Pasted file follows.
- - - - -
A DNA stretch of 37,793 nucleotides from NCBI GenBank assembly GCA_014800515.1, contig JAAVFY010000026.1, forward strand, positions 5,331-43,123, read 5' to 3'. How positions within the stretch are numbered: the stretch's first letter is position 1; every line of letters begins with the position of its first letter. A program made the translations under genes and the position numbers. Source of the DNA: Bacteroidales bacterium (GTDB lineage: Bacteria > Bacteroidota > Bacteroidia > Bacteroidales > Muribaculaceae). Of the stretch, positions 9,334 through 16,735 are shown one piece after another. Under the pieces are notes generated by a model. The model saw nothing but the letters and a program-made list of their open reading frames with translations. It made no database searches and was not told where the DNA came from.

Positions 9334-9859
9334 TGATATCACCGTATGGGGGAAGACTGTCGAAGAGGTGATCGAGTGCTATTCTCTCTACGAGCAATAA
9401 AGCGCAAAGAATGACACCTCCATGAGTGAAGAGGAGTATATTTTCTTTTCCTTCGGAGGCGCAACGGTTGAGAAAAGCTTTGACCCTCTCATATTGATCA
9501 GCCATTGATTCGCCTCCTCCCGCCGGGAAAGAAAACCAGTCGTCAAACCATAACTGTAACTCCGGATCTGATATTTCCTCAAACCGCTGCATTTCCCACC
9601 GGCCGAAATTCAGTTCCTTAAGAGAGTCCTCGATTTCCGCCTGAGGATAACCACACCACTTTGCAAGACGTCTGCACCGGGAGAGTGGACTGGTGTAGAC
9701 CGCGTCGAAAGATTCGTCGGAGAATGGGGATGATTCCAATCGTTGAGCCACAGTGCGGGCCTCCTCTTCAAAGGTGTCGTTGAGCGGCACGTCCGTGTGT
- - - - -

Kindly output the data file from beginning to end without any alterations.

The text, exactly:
A DNA stretch of 37,793 nucleotides from NCBI GenBank assembly GCA_014800515.1, contig JAAVFY010000026.1, forward strand, positions 5,331-43,123, read 5' to 3'. How positions within the stretch are numbered: the stretch's first letter is position 1; every line of letters begins with the position of its first letter. A program made the translations under genes and the position numbers. Source of the DNA: Bacteroidales bacterium (GTDB lineage: Bacteria > Bacteroidota > Bacteroidia > Bacteroidales > Muribaculaceae). Of the stretch, positions 9,334 through 16,735 are shown one piece after another. Under the pieces are notes generated by a model. The model saw nothing but the letters and a program-made list of their open reading frames with translations. It made no database searches and was not told where the DNA came from.

Positions 9334-9859
9334 TGATATCACCGTATGGGGGAAGACTGTCGAAGAGGTGATCGAGTGCTATTCTCTCTACGAGCAATAA
9401 AGCGCAAAGAATGACACCTCCATGAGTGAAGAGGAGTATATTTTCTTTTCCTTCGGAGGCGCAACGGTTGAGAAAAGCTTTGACCCTCTCATATTGATCA
9501 GCCATTGATTCGCCTCCTCCCGCCGGGAAAGAAAACCAGTCGTCAAACCATAACTGTAACTCCGGATCTGATATTTCCTCAAACCGCTGCATTTCCCACC
9601 GGCCGAAATTCAGTTCCTTAAGAGAGTCCTCGATTTCCGCCTGAGGATAACCACACCACTTTGCAAGACGTCTGCACCGGGAGAGTGGACTGGTGTAGAC
9701 CGCGTCGAAAGATTCGTCGGAGAATGGGGATGATTCCAATCGTTGAGCCACAGTGCGGGCCTCCTCTTCAAAGGTGTCGTTGAGCGGCACGTCCGTGTGT